The aircraft had accumulated 27,532 flying hours in 27,353 cycles.

After the aircraft was lifted onto jacks, all gear extended freely after a damaged nose landing gear door had been freed, cockpit indications showed three greens.

The following day, after first repairs to the hydraulic lines damaged in the belly landing had been made, the aircraft was again jacked up, the hydraulics activated and gear swings were attempted. The gear retracted cleanly with all gear doors closing properly, however, only the nose and right main gear extended after the gear was selected down. The left main gear was blocked from extension by jammed gear doors, the SACAA determined however the doors jammed as result of damage sustained during the belly landing. The doors were removed, after which the gear swung up and down freely without any further fault.

The SACAA thus analysed that there was no mechanical defect with the landing gear. Due to the damage all gear doors received during the belly landing the rigging of the doors could not be verified however. There had been prior occurrences where gear struts did not extend due to incorrectly rigged gear doors leading to a reduced distance between tyres and gear door, several of the occurrences also revealing larger than required tyre dimensions contributing to the occurrence.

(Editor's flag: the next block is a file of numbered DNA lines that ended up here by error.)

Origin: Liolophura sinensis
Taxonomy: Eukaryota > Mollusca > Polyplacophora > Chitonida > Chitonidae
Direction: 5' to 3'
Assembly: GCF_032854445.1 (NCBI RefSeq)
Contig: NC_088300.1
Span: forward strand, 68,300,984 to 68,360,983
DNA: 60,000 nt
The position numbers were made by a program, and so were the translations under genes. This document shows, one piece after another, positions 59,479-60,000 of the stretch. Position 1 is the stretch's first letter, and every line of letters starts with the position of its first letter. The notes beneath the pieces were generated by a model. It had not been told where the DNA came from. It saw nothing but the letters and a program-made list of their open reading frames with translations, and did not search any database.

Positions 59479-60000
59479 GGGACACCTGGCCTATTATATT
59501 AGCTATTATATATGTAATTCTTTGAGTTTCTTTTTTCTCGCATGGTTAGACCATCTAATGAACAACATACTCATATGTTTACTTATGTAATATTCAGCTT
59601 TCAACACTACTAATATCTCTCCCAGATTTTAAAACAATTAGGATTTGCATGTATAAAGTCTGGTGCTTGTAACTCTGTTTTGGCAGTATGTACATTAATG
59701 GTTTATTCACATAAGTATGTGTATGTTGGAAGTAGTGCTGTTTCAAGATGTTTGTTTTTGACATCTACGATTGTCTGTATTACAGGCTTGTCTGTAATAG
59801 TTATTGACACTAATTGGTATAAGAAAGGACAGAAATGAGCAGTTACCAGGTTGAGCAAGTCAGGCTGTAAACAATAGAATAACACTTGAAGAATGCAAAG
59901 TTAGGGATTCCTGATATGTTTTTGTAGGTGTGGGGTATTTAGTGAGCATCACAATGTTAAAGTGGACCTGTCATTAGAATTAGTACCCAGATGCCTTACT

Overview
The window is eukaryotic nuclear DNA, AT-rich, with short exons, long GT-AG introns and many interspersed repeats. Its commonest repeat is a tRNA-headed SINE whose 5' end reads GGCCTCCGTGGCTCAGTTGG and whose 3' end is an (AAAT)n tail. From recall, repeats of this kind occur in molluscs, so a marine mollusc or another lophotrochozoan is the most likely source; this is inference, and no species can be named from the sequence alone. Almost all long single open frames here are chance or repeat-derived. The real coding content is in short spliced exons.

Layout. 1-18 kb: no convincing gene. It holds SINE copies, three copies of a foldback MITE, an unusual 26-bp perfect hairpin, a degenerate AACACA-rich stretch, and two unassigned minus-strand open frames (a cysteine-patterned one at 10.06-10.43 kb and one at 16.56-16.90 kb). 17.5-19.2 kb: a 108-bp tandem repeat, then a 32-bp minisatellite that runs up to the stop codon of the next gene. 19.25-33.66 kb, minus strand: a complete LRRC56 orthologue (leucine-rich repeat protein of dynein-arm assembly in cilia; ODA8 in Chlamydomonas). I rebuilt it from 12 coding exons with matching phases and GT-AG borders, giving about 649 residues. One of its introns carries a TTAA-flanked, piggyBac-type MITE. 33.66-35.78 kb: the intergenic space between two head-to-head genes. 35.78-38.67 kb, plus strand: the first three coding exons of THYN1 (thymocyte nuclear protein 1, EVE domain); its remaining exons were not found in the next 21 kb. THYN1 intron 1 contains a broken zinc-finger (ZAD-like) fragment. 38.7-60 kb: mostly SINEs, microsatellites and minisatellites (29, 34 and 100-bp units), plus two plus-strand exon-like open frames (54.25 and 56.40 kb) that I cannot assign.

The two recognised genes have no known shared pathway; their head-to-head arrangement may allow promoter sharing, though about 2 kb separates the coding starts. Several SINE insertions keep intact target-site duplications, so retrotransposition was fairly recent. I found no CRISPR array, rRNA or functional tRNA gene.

The tyres on ZS-ZOC had recently been recapped, the diameter of the tyres were 19.5 inches and a shoulder width of 6.75 inches with a maximum diameter of 19.2 inches and should width of 6.35 inches permitted.

Service Letter 226-SN-131 indicated that newly capped tyres exceeding dimensions could cause interference problems in the wheel wells, particularly main wheel wells, the tyre should not exceed a diameter of 19.7 inches and a shoulder width of 6.6 inches. The letter warned, that a newly fitted tyre will increase its dimensions once in use.

The SACAA reported that the Aircraft Maintenance Organisation (AMO) having installed the tyres was "reluctant" to assist the investigation, the management did not voluntarily provide maintenance documentation and in general did not want to cooperate with the investigators. The AMO has been reported to the regulator as a result. The investigation determined that the AMO did not have the experience, necessary equipment and qualification to conduct maintenance it has been certified for on May 1st 2010.